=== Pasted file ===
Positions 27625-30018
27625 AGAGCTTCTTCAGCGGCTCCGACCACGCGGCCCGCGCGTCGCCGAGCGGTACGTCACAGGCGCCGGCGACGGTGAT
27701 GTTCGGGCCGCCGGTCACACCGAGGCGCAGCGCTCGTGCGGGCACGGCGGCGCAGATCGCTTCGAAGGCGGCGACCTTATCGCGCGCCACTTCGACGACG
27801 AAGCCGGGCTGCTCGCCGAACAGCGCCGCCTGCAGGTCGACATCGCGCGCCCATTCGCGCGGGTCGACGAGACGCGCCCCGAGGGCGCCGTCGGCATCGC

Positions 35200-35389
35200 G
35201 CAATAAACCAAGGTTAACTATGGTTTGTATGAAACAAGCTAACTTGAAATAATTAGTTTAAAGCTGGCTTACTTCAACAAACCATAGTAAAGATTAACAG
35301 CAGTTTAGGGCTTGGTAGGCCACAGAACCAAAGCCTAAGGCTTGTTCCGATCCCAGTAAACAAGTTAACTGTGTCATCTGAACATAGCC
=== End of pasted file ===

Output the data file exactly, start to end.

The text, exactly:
Positions 27625-30018
27625 AGAGCTTCTTCAGCGGCTCCGACCACGCGGCCCGCGCGTCGCCGAGCGGTACGTCACAGGCGCCGGCGACGGTGAT
27701 GTTCGGGCCGCCGGTCACACCGAGGCGCAGCGCTCGTGCGGGCACGGCGGCGCAGATCGCTTCGAAGGCGGCGACCTTATCGCGCGCCACTTCGACGACG
27801 AAGCCGGGCTGCTCGCCGAACAGCGCCGCCTGCAGGTCGACATCGCGCGCCCATTCGCGCGGGTCGACGAGACGCGCCCCGAGGGCGCCGTCGGCATCGC

Positions 35200-35389
35200 G
35201 CAATAAACCAAGGTTAACTATGGTTTGTATGAAACAAGCTAACTTGAAATAATTAGTTTAAAGCTGGCTTACTTCAACAAACCATAGTAAAGATTAACAG
35301 CAGTTTAGGGCTTGGTAGGCCACAGAACCAAAGCCTAAGGCTTGTTCCGATCCCAGTAAACAAGTTAACTGTGTCATCTGAACATAGCC